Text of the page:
Our Children and NeglectWednesday 9th of April 2014 | Category: Opinion | Written by: Leoarna Mathias
Not long after our eldest child started school, I joined the governing body of the school she attends. It is satisfying to be part of a group of motivated and committed people who want to make things better for the pupils, their families, and the staff team. But along with the highs of getting the job done, come the lows of hearing about the lives of some of our students, for whom things are not so easy. I don’t live in the deepest of inner cities, but a rural slice of the South West, but that doesn’t mean that there aren’t difficult stories of neglect and abuse happening in the next village or town. It is heart-breaking to hear the challenges some of the children face, and a sage reminder of how fortunate most of us are.
A recent report from Action for Children, entitled Neglect: the scandal that never breaks, highlights the extent of child neglect in our communities. It concludes that 1 in 10 British children suffers neglect at the hands of their parents or carers. This means they aren’t properly fed or dressed, and don’t always make it to school or medical appointments. 73% of kids know someone who is suffering neglect. Neglect is the most frequent reason for a child protection referral to social services. As Sir Tony Hawkhead, chief executive of Action for Children observes,
“They are ignored by their parents, left on their own or completely disregarded by the people who are supposed to love them unconditionally”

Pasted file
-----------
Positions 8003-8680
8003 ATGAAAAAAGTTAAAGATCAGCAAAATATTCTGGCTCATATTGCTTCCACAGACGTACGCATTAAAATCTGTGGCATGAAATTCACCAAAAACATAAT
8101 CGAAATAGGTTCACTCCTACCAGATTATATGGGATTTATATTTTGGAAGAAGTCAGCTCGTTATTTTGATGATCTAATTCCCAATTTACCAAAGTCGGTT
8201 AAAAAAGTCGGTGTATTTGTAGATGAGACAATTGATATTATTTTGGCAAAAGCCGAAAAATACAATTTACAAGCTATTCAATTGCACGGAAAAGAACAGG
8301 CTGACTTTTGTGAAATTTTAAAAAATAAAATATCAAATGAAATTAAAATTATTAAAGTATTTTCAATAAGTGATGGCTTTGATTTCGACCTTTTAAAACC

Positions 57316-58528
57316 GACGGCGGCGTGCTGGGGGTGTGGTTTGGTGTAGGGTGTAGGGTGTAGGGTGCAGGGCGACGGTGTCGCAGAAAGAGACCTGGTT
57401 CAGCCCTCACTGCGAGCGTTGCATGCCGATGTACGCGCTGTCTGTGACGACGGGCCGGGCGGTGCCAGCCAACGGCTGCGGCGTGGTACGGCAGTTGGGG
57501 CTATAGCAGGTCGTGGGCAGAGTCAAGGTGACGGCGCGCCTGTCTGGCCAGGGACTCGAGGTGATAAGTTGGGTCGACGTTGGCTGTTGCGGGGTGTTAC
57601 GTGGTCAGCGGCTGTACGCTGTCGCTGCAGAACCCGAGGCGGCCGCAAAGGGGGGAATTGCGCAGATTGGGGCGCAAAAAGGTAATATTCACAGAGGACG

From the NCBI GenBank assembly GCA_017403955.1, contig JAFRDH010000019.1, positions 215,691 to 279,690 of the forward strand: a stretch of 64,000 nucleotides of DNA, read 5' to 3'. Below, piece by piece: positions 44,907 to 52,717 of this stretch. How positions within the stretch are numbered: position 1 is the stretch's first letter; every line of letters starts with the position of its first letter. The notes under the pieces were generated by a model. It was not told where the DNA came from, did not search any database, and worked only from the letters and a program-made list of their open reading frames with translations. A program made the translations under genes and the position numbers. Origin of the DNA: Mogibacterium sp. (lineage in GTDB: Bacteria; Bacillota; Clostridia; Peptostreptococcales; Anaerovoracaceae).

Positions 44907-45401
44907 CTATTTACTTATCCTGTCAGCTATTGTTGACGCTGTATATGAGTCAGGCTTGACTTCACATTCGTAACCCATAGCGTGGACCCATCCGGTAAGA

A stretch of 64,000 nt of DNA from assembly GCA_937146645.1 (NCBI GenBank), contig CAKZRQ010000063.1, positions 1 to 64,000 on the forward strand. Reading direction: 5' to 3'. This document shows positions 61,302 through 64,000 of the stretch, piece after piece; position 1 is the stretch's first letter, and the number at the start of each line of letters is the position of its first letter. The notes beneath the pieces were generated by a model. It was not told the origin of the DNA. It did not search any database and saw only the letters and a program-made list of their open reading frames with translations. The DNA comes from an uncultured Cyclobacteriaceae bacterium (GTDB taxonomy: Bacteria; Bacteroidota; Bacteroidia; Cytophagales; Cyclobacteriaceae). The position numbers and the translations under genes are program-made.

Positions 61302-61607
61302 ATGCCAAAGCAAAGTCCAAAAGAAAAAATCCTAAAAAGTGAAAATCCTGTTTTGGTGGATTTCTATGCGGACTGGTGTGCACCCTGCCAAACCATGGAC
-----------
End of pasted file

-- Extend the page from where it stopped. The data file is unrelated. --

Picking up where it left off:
The report paints a pretty depressing picture of a certain slice of British parenting. And another recent report, from the NSPCC paints a similarly gloomy picture of the state of social services in the UK. Quoting directly from the BBC News report,
‘The report, entitled How Safe Are Our Children 2014, says demand for support and intervention has been growing as more families are suffering financially, and more people are willing to identify abuse and demand action in the wake of the Jimmy Savile scandal.’
The report lays bare the sobering truth about many of our social services at present. Cuts in funding and an ever-growing caseload mean that many departments are raising the threshold of response, leaving them unable to take action in many cases, and greatly reducing their capacity to undertake any kind of preventative work. Not surprising then, that 43% of social workers feel powerless to help their clients. Ofsted, who inspect social services as well as schools, find local authorities inconsistent in their provision, and as I google the vacancies in social work for my own local authority, I find the ominous sign of multiple posts unfilled at every level. This reflects both the NSPCC’s report findings, and what staff at the school my daughter attends tell me about the absence of social work professionals in the lives of children who most definitely need such interventions.
I have no idea what the solution to all this is. I’m not a social work professional, or a teacher, or even someone who has an informed opinion about all this by virtue of having suffered neglect myself. But as a concerned citizen, I am left wondering how much longer we can tolerate the existence of at least one child on every street feeling alone, unloved and uncared for.